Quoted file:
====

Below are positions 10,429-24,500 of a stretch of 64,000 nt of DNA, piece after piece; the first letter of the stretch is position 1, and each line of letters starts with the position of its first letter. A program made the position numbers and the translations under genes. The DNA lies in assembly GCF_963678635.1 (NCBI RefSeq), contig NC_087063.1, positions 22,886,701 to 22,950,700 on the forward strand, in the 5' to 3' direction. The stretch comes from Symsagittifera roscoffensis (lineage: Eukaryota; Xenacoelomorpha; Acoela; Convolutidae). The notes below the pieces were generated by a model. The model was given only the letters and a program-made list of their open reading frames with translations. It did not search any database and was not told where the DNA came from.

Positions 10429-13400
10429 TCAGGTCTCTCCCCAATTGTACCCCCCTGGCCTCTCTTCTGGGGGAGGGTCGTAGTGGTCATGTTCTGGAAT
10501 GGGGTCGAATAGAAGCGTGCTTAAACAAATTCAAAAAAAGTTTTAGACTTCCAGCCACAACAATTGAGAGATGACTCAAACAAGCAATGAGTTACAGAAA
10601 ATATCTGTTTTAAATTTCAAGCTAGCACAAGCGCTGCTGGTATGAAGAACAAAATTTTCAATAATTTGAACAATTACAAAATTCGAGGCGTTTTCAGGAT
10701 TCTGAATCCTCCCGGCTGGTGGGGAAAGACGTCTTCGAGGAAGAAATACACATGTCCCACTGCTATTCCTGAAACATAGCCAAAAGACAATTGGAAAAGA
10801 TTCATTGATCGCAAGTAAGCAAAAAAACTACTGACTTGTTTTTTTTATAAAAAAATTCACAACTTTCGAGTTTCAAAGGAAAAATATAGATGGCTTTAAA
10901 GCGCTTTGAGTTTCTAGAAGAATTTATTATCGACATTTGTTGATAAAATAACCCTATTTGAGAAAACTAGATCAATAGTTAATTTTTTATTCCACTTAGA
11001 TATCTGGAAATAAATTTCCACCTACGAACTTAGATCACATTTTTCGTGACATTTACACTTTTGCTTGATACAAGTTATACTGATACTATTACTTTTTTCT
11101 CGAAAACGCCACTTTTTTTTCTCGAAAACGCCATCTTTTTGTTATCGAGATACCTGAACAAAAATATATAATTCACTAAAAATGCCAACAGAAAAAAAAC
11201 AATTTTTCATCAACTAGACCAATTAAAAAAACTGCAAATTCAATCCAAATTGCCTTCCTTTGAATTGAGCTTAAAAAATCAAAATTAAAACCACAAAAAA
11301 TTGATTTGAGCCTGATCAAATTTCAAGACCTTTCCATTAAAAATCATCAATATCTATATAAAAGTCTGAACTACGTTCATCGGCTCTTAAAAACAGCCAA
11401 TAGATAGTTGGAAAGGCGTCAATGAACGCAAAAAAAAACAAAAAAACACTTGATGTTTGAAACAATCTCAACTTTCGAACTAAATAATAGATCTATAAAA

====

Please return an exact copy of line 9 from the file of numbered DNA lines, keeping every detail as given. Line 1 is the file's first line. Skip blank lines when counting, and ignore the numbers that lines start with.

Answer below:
11001 TATCTGGAAATAAATTTCCACCTACGAACTTAGATCACATTTTTCGTGACATTTACACTTTTGCTTGATACAAGTTATACTGATACTATTACTTTTTTCT